KELLER (CBSDFW.COM) – It is, at best, an awful coincidence. Three kids with cancer — all at the same Keller school. But, staffers at Hidden Lakes elementary see the situation as an opportunity to teach compassion, up close, and personal.
“It would be so easy as a school, for her to be forgotten,” says Cheryl McMahan, of her daughter Sydney. The now 9-year-old was diagnosed with a tumor on her brain stem last year. “Sidney missed the second part of second grade — all of it. It would have been so easy for her to be forgotten. And Hidden Lakes wouldn’t allow that.”
McMahan says her daughter’s hospital room was always plastered with notes and cards. “When she couldn’t really get around and move and walk and talk after the surgery, those words of encouragement meant the world. This has been her second family, her second home and I don’t know where we’d be without them.”
Sydney even got her own page in the school yearbook. “I thought it was really cool that they did that for me,” she said today in a soft, sweet voice… more excited about having her Mom visit school than she was about giving an interview. By the time the other girls were diagnosed, the school community knew just what to do. First grader Emma Nees is battling leukemia. So, when she can’t come to class, a stuffed monkey that the kids call ‘Fizzle’ (Emma’s school nickname) saves her seat. Her teachers sport special pink t-shirts bearing her name.
No one is forgetting her.
“The kids have been phenomenal,” says Sarah Kight. Her fourth grade daughter, Grace, was diagnosed with Ewing’s Sarcoma in January. Ewing’s Sarcoma is a type of bone cancer that in Grace’s case, attacked her right lung. She’s already had nine weeks of chemotherapy in preparation for surgery, then will likely have several months more.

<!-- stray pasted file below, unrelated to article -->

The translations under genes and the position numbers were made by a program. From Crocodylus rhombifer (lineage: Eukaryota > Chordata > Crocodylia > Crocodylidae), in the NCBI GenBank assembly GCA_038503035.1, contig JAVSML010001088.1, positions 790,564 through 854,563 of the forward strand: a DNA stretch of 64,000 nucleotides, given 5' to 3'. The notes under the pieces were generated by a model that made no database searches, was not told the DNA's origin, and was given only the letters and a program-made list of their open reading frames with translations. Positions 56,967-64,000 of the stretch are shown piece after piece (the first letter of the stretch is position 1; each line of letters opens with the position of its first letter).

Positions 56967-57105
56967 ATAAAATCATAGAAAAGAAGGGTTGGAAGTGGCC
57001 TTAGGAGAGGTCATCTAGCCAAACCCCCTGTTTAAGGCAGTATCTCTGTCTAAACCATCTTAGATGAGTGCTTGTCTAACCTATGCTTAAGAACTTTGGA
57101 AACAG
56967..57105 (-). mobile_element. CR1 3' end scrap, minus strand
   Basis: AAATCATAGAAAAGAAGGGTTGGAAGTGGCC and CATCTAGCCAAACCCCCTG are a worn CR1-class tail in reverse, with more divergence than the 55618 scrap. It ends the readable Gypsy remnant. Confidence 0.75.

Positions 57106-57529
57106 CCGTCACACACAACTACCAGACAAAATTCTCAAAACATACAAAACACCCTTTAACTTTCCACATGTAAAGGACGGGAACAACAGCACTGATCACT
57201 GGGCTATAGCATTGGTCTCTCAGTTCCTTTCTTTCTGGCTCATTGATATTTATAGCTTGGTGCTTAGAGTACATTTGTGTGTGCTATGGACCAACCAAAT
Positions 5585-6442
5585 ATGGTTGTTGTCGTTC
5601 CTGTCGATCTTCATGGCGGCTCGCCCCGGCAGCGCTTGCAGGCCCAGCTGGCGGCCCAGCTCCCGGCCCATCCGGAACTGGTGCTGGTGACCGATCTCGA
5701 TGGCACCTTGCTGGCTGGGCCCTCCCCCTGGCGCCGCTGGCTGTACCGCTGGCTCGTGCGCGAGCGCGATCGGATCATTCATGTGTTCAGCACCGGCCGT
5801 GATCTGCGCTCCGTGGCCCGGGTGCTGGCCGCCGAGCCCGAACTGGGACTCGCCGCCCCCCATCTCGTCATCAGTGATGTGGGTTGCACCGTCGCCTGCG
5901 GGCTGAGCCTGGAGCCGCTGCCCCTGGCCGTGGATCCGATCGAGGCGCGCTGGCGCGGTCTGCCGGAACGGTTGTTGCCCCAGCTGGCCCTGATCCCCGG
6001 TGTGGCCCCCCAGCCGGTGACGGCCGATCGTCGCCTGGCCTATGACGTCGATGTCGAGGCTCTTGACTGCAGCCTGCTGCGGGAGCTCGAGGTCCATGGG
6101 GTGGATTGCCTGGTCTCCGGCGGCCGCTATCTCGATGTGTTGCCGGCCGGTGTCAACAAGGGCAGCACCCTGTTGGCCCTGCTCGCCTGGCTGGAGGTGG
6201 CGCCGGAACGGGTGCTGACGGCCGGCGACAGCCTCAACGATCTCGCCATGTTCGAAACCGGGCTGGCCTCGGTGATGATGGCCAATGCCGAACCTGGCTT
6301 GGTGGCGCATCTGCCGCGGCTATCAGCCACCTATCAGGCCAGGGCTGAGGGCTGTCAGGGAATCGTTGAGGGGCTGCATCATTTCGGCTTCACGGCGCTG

“You don’t know what your child is capable of, until you’re faced with this for sure,” says Kight. She says there has been nothing that Hidden Lakes principal Melanie Graham and her counselors, teachers and staff haven’t done to support them. And the classmates have been equally amazing. “Every time she gets a note from a friend, I think it makes her think ‘hey! they haven’t forgotten me’, and that’s a great thing.”
Today, an child life specialist from Cook Children’s in Fort Worth held a special assembly to answer classmate’s questions about Ewing’s Sarcoma. And while ‘cancer’ is still an uncommon conversation for most fourth graders, her classmates get top marks for compassion. One friend shaved his head in solidarity — another has decided to grow his hair long.
“There is absolutely no way we could get through this without 100s of people praying for us,” says Kight. “And that has just been a tremendous thing and so many people at this school are doing that, and that just means everything to us.”
“When you get a diagnosis that literally sucks the air out of you, you just want encouragement that there will be a tomorrow,” says McMahan. Along with a school full of friends to share them.
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